Over the last few years, investing in digital asset companies has been turbulent, to say the least.
There was the inexorable rise of 2020 and 2021, when crypto wrestled itself into mainstream consciousness. Companies’ valuations went parabolic, early investors reaping dizzying gains.
Since then, however, things have turned. Prices have plummeted, with the sector besieged by scandals and capital flooding out of the space. Many projects have gone under entirely, while most are trading well below their peak. Even Bitcoin, which has bounced back this year, remains a stomach-churning 60% off its peak from late 2021.
Of course, the drawdown has not been limited to crypto alone. The tech-heavy Nasdaq index lost a third of its value in 2022, as rising interest rates sucked liquidity out of the economy as a whole.
It is amid this context that we chat with Bundeep Rangar, the CEO of Fineqia International, the digital asset and fintech investment business.
Fineqia International interview
Invezz (IZ): The crypto industry has been ravaged over the last 16 months. Even after an auspicious Q1, Bitcoin is still 58% off its highs, while almost every altcoin is down further and company valuations have taken massive hits (or gone under entirely). As a digital asset and fintech investor, how tough has this period been?
Bundeep Rangar (BR): The crypto market has been tough since May 2021. After the all-time high reached by Bitcoin in Nov. 2021, the market dropped by more than 50% during summer 2021. It has been almost 2 years since the bear market started, but so far, we have seen good year-to-date data.
Seeing BTC outperforming (other cryptocurrencies) in these hard times is pretty normal, it is something that has been already seen in the previous downtrends. Now of course the BTC dominance is lower, because there are many more projects that have a reliable history and are seen as robust assets even during this “Crypto Winter”.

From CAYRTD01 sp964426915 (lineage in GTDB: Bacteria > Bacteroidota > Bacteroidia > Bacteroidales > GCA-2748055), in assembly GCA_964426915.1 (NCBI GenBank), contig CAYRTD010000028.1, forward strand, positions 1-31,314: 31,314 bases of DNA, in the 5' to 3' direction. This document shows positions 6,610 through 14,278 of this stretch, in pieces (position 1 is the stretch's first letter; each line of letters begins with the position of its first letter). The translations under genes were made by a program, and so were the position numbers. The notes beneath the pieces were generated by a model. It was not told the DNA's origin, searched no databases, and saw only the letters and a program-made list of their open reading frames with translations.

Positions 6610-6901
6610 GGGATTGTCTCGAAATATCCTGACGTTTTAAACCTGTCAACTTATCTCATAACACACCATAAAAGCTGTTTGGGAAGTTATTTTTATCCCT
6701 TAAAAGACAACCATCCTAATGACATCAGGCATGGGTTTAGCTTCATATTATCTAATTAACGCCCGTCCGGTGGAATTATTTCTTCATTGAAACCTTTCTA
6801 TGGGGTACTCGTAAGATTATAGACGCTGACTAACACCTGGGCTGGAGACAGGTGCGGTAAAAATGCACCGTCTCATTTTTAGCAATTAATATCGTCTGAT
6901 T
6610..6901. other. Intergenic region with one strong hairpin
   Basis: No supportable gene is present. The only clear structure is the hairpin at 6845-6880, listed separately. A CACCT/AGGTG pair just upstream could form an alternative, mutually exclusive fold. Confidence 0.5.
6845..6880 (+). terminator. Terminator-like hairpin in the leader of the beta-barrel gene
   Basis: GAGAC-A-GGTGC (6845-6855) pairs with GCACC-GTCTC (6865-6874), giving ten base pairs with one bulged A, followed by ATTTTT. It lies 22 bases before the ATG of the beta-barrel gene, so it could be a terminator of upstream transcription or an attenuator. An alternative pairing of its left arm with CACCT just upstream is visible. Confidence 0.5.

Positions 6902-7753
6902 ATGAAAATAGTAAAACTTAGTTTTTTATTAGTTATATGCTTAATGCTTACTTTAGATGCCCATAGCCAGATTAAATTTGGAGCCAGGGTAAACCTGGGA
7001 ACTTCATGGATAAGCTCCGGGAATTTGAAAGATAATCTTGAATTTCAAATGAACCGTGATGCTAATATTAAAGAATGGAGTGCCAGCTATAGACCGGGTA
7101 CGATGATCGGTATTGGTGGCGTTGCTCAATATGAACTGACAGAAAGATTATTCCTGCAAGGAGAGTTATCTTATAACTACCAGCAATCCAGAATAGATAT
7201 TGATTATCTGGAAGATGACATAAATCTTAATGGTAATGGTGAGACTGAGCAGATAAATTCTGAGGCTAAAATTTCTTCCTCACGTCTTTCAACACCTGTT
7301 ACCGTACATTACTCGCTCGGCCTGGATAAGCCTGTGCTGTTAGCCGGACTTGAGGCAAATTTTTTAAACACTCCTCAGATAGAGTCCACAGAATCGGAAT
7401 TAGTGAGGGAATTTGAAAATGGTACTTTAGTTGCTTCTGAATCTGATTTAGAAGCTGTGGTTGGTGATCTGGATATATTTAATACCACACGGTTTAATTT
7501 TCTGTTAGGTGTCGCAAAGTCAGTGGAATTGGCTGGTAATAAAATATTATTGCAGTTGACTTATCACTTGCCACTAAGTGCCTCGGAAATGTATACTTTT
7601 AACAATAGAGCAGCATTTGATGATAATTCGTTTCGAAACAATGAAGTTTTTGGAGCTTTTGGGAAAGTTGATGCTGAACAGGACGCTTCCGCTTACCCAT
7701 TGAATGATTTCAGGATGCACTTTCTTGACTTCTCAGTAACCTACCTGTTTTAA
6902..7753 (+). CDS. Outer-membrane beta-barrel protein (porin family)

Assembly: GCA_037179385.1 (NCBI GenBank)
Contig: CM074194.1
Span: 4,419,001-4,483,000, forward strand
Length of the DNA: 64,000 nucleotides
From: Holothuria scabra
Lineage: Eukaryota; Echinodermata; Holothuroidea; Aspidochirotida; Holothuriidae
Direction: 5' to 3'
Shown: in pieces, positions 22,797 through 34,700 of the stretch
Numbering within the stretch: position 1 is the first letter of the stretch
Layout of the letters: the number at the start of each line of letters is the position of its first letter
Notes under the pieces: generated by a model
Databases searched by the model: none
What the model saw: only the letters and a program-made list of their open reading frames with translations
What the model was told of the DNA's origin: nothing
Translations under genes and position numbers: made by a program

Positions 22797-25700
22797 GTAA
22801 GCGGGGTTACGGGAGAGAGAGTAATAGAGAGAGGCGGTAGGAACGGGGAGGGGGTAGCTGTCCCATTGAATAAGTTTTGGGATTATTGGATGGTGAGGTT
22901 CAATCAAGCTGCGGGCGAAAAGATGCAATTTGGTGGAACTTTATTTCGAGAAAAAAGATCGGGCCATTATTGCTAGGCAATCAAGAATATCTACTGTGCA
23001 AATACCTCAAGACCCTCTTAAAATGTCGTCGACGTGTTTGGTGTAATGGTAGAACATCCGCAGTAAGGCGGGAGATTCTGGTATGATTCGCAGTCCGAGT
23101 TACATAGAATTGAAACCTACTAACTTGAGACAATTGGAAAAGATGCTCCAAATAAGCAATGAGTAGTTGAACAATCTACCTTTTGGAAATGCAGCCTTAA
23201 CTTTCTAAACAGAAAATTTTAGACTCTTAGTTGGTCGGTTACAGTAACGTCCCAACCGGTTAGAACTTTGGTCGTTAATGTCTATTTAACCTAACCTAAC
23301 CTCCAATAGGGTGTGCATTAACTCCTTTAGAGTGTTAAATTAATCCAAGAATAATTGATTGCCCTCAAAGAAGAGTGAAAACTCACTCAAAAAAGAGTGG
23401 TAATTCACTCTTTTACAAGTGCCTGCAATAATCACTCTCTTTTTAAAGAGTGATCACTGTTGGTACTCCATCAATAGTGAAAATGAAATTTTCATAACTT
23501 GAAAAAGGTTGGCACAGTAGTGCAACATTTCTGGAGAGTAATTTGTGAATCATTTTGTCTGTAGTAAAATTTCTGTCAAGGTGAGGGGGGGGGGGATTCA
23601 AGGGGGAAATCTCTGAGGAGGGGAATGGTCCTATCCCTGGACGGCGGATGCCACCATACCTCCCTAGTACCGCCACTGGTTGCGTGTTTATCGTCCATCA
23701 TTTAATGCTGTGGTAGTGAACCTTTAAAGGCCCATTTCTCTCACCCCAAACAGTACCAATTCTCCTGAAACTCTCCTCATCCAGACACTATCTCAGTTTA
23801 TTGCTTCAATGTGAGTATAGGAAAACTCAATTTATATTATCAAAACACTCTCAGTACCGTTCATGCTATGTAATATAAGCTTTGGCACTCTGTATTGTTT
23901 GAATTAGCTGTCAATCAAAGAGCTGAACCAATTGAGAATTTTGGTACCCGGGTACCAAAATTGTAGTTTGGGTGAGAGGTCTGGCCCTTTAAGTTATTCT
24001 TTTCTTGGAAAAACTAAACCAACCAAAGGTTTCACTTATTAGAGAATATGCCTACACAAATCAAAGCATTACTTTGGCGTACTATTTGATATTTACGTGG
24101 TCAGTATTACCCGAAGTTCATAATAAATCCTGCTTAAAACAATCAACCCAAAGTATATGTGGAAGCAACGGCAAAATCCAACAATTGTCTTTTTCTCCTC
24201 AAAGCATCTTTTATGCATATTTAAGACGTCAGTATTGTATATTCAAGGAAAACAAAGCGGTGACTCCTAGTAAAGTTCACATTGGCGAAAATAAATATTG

Indeed, ETH is still +54% YTD and -62% from its all-time high, which shows how its performance has not been very different compared to BTC. The whole crypto market cap is up +44% performance YTD. It is true that BTC is outperforming the digital asset market, but the whole sector is doing well since the beginning of 2023.
Major drawdowns for the altcoins are normal, as most are small caps with price fluctuations triggered by relatively small amounts of capital flows. Some altcoins are able to rise significantly. BNB, ADA and SOL, for example, did so in the last upward cycle.
IZ: Bitcoin was only launched in 2009, meaning until last year, it had only experienced a relentless bull market in wider financial markets. This is therefore the first bear market in crypto’s history that is occurring in conjunction with a pullback in the wider economy. Are you surprised the damage has been so severe in the space?
BR: In the previous bear markets that had their bottoms respectively in November 2013 and in December 2017, BTC had an 85% decrease in price from its all-time high. If the bottom is seen to be at about $17,000, that would be the lowest level reached in this cycle, implying a 77% decrease in price. This would confirm the theory of diminishing losses and returns and gives a strong signal that digital asset markets are more resilient in difficult macroeconomic conditions.
In November 2022, Bitcoin hit a low of $15,516 (albeit briefly). This drawdown of 77% may be smaller than the 85% drawdown of previous cycles, but only marginally. To us, it does not feel like concrete evidence that the asset has become more resilient in difficult macroeconomic conditions, particularly as the previous periods (2013 & 2017) came when things were rosy in the wider economy rather than difficult.
Additionally, Bitcoin was highly illiquid in 2013 and 2017, and the capital required to move prices are far lower than what it is today. For this reason, we tend to believe that this highlights how dramatic the pullback was this time around, as the crypto market scaled back from a $3 trillion market cap to below $1 trillion. In 2013, the cryptocurrency market cap peaked at under $2 billion; in 2017, it peaked at less than $800 billion. We find it hard to extrapolate and draw meaningful conclusions regarding the sensitivity to macro conditions from 2013 and 2017 price action.